Local authorities could reduce costs in dealing with waste paint by 40% if the Government took steps to create a remanufacturing market, according to the British Coatings Federation (BCF).
The BCF made the claim at the launch of the UK PaintCare initiative at the House of Commons on 18 November.
An interim report, Creating a circular economy for leftover decorative paint in the UK, made a number of recommendations to stimulate a remanufacturing paint industry.
These included calls for the Government to ensure regulations do not burden paint remanufacturers, and to identify funding mechanisms to pay for remanufacturing costs “if an economic model cannot be established”.
It also said the Government should give 5% of its painting contracts to companies that use a “significant percentage” of remanufactured content in its paints.
The paint industry was also urged to introduce a quality protocol for remanufacturing.
In addition, it said council household waste recovery centres should accept liquid paint to help prevent an estimated 50 million litres a year being landfilled or incinerated.
Incinerating waste paint costs councils around £17.1m a year.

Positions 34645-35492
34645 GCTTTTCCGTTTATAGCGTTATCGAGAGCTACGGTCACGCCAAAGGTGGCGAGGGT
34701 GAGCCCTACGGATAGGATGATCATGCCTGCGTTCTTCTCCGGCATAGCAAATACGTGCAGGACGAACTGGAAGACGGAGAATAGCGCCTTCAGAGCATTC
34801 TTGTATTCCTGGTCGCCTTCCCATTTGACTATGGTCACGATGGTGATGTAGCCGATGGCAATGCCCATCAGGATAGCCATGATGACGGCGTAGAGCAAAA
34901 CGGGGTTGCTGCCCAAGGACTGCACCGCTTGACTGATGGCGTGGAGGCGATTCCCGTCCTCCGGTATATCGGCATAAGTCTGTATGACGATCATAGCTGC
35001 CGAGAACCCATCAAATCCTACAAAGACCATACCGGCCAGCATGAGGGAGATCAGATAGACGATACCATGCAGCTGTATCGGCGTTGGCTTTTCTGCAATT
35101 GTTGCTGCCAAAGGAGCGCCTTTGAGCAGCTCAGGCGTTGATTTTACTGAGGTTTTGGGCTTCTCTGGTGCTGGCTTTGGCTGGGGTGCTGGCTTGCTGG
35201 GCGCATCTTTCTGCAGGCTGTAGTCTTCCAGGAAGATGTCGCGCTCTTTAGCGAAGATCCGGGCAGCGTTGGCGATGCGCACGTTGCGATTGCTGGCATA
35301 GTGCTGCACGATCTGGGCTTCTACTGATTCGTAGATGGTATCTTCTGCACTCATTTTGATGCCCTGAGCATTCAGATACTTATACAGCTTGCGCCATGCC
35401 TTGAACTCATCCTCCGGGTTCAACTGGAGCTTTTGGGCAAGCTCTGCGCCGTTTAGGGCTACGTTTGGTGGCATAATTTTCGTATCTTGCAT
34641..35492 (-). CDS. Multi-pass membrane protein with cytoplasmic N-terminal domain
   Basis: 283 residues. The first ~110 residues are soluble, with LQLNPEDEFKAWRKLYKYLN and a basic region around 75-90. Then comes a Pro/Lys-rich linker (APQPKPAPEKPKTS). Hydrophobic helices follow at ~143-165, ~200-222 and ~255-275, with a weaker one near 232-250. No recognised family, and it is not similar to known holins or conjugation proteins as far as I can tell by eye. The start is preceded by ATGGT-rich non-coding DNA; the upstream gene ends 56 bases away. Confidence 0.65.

The report estimated the total cost to local authorities of dealing with waste paint a year was around £20.6m, and that if the recommendations were taken on this would drop 40% to £11.9m
Peter Jones, chairman of the BCF Leftover Paint Steering Group, said: “The key roadblocks have been identified, outlined in the 15 recommendations below, and the next 12 months will be spent working closely with all involved to try to remove some of the remaining obstacles to creating a new remanufacturing sector, which also solves a major household waste issue and at lower cost to all stakeholders.”
PaintCare has already garnered the support of 19 MPs through an early day motion sponsored by the All-Party Parliamentary Sustainable Resource Group Chairman Barry Sheerman.
The PaintCare initiative was created by the American Coatings Association, which passed the first paint stewardship law in Oregon in 2009. The legislation resulted in a pilot programme for an industry-led scheme to manage leftover paint.